By: Gabriela Yareliz

Reading Ashley Graham’s memoir made it clear to me that her mom was a critical part of not only her life, but also her success. If I were to write a book on my life, I know my mom would very much be in the dead center of my story.

My mom is the bravest and strongest person I know. She defied all odds and grew up in poverty in a small Caribbean mountain town, raised by her grandmother. It was a tough and strict upbringing, filled with family, dramatic dynamics and a lot of choices to be made.

At every turning point or fork in the road, it’s like she always made the best choice, even if it was tough or the most inconvenient in the moment. She thought ahead. She was wise. She made a lot of sacrifices along the way; always working hard and with integrity, leaping forward.

If I were to tell you her story in detail, you might agree with me that her childhood alone would have been enough for her to be traumatized. Poverty, broken families, lacking basic things we today take for granted, leave children with wounds. And while it may have left a mark on her, it left scars because she healed.

Sometimes, she would share stories with us about her childhood, and they were just so sad. She would tell it normally (often with no complaints), and we (the listeners) would all have somber faces, blinking back tears.

But my mom wasn’t a child left wounded to bleed out by her past. Instead, I see her as a strong, thin, tan little girl with big dark brown eyes that look black (like my own– who do you think I got them from?). I see her sitting at the top of a long flight of concrete stairs, missing a railing, on a warm summer night in Puerto Rico, looking at the stars, trusting a God she could not see. I see a girl who would sing, and sneak away to bathe in the river with long tangled hair. I see a young woman who would miss class to take care of her baby cousins, showering them with the love she might not have received, even though she more than deserved it.

That young woman finished at the top of her class, and she went to college. She married her best friend and high school sweetheart and took a risk to have the adventure of a lifetime. She moved to a country where she didn’t know the language or dynamics. She sat for hours writing notes in phonetics and then looking up terms in her textbooks. She learned the language, she graduated and became a young professional, and she had me.

I came to her classes with her and would be sprawled out on a blanket playing or napping while she did study groups. We became best friends.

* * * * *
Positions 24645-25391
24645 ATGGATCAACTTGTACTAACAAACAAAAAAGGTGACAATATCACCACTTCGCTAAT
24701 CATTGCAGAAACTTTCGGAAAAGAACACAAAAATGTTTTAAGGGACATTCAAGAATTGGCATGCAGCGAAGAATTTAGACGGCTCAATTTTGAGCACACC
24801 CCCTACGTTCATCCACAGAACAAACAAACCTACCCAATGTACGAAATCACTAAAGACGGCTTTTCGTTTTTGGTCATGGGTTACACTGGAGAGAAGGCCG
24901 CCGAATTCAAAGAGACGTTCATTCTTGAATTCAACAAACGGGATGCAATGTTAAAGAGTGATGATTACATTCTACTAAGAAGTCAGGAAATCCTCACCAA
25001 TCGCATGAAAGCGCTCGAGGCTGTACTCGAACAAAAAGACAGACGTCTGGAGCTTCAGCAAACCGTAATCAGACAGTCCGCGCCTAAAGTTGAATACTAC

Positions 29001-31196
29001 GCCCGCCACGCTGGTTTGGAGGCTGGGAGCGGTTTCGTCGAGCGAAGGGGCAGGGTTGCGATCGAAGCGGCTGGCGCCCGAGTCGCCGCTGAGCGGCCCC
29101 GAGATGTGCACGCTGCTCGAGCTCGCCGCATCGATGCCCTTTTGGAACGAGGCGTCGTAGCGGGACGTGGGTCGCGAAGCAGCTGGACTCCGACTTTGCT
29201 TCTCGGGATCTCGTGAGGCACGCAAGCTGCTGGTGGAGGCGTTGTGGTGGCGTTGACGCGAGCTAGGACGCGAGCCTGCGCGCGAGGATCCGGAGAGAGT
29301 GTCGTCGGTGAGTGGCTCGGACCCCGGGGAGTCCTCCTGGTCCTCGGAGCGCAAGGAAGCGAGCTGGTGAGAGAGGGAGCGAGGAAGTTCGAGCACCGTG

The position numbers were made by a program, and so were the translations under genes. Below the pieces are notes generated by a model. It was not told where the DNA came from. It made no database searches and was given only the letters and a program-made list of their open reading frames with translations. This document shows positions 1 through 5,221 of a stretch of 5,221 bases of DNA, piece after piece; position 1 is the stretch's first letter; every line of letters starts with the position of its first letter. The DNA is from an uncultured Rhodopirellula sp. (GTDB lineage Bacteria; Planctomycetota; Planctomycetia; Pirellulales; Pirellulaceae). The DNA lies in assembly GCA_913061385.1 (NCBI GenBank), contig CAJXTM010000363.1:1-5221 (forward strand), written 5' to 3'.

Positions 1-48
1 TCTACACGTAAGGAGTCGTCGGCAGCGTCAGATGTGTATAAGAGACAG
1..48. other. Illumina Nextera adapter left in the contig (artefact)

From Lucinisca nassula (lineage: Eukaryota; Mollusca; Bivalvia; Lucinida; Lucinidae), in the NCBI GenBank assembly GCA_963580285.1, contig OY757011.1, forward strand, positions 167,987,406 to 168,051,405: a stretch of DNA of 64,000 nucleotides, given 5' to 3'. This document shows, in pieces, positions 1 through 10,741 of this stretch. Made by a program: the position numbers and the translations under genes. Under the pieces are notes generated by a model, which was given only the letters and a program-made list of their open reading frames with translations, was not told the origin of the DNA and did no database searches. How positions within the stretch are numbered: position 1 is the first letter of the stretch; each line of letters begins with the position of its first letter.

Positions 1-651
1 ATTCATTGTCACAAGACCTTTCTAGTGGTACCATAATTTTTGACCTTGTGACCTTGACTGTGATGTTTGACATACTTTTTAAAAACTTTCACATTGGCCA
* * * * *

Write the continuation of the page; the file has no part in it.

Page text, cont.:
Her character is a piece of our tough but loving grandmother, a piece of our sweet and faith-filled aunt and a piece of that little girl who would bathe in the overflowing river.

She is like an anchor. Her presence is felt, and it keeps you safe. She cares a lot about what really matters. She is the most un-materialistic person I know. She still appreciates a good sunset or star-filled sky. When she is excited, her eyes light up, and she squeals with delight. You can hear her from far away. She still sings and takes incredible risks for those she loves.

She is the most amazing listener, and she is so patient. She never turns me away. She always stays.

My mom raised me and my two brothers, by herself. And if there was anyone who saw her sacrifices and heart, it was me.

Thank you, ma, for your love, your inspiration, your faith and for your selflessness. Without you, I am not sure where we would be– where I would be. Thank you for being my friend and for teaching me the most important things in life. Thank you for always directing my gaze to God, first. In your love, I have seen His hand in my life. Your love literally saved me. My life could have been so different, but God gave me you.

Happy Mother’s Day. For us it’s every day. Thank you for letting me learn from you and for letting me be your partner in so many things, throughout the years. You are an amazing woman, and those of us who know you are blessed.

You are always my best friend. We have weathered many storms together. And lucky me, because when I look in the mirror, I catch a glimpse of that little girl in Jayuya, looking up at the stars, knowing God was watching over her. It’s an honor and gift to be a part of you.

Published by Gabriela Yareliz

Gabriela is a writer, editor and attorney. She loves the art of storytelling, and she is based in NYC.

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